Vivian Gornick chronicled her own feminist awakening and that of the country through both her journalism for the Village Voice and her powerful memoirs. Gornick earned an MA from NYU in 1960 and briefly taught English at the State University of New York at Stony Brook and Hunter College before joining the staff of the Village Voice in 1969. During her tenure there, she also wrote for The Nation, the New York Times, and the Atlantic, among others. Her writing was often personal, reflecting her own experiences with the more revolutionary aspects of the feminist movement, and comparing sexism to anti-Semitism for the ways it defines a group as other and bars those people from participating fully in society. She left the Village Voice in 1977 but continued to write both memoirs and discussions of feminism, such as Women in Science: A World in Transition in 1983 and Fierce Attachments: A Memoir in 1987. She continues to write and lecture in New York.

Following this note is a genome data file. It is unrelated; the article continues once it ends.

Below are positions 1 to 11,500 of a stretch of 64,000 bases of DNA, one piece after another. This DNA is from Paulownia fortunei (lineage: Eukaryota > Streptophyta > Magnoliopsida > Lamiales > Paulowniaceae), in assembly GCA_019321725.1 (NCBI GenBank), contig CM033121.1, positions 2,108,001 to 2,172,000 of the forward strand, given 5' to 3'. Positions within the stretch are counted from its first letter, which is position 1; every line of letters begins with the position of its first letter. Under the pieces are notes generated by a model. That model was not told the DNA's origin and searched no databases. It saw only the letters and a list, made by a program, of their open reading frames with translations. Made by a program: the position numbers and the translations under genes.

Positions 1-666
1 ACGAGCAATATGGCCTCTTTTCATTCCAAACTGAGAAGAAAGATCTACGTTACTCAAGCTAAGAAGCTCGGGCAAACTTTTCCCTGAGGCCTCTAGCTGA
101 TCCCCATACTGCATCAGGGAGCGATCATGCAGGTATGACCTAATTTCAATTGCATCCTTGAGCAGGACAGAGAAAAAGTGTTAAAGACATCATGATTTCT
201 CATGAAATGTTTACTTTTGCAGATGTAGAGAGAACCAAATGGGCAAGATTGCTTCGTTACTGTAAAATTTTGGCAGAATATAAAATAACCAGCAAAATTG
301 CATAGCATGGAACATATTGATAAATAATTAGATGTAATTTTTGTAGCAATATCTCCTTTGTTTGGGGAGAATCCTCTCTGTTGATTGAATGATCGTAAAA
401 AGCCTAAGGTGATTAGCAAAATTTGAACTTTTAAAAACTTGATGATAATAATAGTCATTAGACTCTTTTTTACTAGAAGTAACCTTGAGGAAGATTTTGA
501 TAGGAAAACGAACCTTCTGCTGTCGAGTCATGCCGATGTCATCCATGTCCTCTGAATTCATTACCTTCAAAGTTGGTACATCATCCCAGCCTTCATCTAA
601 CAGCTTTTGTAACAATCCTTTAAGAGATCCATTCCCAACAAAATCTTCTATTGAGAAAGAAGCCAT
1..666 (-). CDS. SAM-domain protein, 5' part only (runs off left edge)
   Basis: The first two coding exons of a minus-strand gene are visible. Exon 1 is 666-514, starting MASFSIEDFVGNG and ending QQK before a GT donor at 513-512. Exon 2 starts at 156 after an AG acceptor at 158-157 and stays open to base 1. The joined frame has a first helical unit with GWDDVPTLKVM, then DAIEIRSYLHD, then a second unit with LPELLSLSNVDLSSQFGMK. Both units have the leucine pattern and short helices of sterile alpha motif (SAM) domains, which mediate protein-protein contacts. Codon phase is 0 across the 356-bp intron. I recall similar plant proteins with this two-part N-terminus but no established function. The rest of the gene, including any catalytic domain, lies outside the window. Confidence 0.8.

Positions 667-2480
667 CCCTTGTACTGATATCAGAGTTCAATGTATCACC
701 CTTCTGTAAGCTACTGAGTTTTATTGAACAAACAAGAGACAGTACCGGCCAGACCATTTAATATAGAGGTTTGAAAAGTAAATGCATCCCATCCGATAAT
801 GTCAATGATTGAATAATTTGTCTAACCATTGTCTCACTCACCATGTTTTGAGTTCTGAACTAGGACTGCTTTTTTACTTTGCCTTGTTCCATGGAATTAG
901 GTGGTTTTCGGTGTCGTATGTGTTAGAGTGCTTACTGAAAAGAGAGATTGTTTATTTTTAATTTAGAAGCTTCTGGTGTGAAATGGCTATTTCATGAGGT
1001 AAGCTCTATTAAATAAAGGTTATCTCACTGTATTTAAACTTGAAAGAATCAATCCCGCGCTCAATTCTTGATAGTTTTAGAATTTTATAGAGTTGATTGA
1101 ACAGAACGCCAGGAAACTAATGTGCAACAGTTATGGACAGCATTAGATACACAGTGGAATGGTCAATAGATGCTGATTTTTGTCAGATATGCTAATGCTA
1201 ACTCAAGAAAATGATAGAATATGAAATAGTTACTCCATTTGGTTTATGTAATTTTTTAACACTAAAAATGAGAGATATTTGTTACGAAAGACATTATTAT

How to cite this page
Jewish Women's Archive. "Vivian Gornick." (Viewed on May 1, 2016) <http://jwa.org/people/gornick-vivian>.